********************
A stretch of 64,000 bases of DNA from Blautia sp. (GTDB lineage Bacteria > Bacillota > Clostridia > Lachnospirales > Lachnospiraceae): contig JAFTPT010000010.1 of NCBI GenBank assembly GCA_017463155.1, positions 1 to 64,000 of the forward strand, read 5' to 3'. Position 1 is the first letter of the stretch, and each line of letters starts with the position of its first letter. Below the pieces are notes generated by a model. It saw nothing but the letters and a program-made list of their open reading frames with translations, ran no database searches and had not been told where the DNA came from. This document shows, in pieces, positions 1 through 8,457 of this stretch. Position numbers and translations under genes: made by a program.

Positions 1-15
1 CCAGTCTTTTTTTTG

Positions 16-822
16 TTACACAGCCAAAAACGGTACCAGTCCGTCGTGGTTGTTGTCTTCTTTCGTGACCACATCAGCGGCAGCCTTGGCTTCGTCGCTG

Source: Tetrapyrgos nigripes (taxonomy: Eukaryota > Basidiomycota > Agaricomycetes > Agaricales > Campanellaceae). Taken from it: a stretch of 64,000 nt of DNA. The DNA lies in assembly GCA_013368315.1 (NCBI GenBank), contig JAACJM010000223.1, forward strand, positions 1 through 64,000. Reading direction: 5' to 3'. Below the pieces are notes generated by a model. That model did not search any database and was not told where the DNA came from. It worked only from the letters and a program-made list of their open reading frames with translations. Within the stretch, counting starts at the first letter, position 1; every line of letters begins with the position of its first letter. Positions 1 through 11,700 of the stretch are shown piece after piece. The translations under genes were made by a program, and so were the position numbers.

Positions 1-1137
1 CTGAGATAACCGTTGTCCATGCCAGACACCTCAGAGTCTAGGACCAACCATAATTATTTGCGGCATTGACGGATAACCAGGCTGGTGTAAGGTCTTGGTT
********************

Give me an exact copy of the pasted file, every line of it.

A stretch of 64,000 bases of DNA from Blautia sp. (GTDB lineage Bacteria > Bacillota > Clostridia > Lachnospirales > Lachnospiraceae): contig JAFTPT010000010.1 of NCBI GenBank assembly GCA_017463155.1, positions 1 to 64,000 of the forward strand, read 5' to 3'. Position 1 is the first letter of the stretch, and each line of letters starts with the position of its first letter. Below the pieces are notes generated by a model. It saw nothing but the letters and a program-made list of their open reading frames with translations, ran no database searches and had not been told where the DNA came from. This document shows, in pieces, positions 1 through 8,457 of this stretch. Position numbers and translations under genes: made by a program.

Positions 1-15
1 CCAGTCTTTTTTTTG

Positions 16-822
16 TTACACAGCCAAAAACGGTACCAGTCCGTCGTGGTTGTTGTCTTCTTTCGTGACCACATCAGCGGCAGCCTTGGCTTCGTCGCTG

Source: Tetrapyrgos nigripes (taxonomy: Eukaryota > Basidiomycota > Agaricomycetes > Agaricales > Campanellaceae). Taken from it: a stretch of 64,000 nt of DNA. The DNA lies in assembly GCA_013368315.1 (NCBI GenBank), contig JAACJM010000223.1, forward strand, positions 1 through 64,000. Reading direction: 5' to 3'. Below the pieces are notes generated by a model. That model did not search any database and was not told where the DNA came from. It worked only from the letters and a program-made list of their open reading frames with translations. Within the stretch, counting starts at the first letter, position 1; every line of letters begins with the position of its first letter. Positions 1 through 11,700 of the stretch are shown piece after piece. The translations under genes were made by a program, and so were the position numbers.

Positions 1-1137
1 CTGAGATAACCGTTGTCCATGCCAGACACCTCAGAGTCTAGGACCAACCATAATTATTTGCGGCATTGACGGATAACCAGGCTGGTGTAAGGTCTTGGTT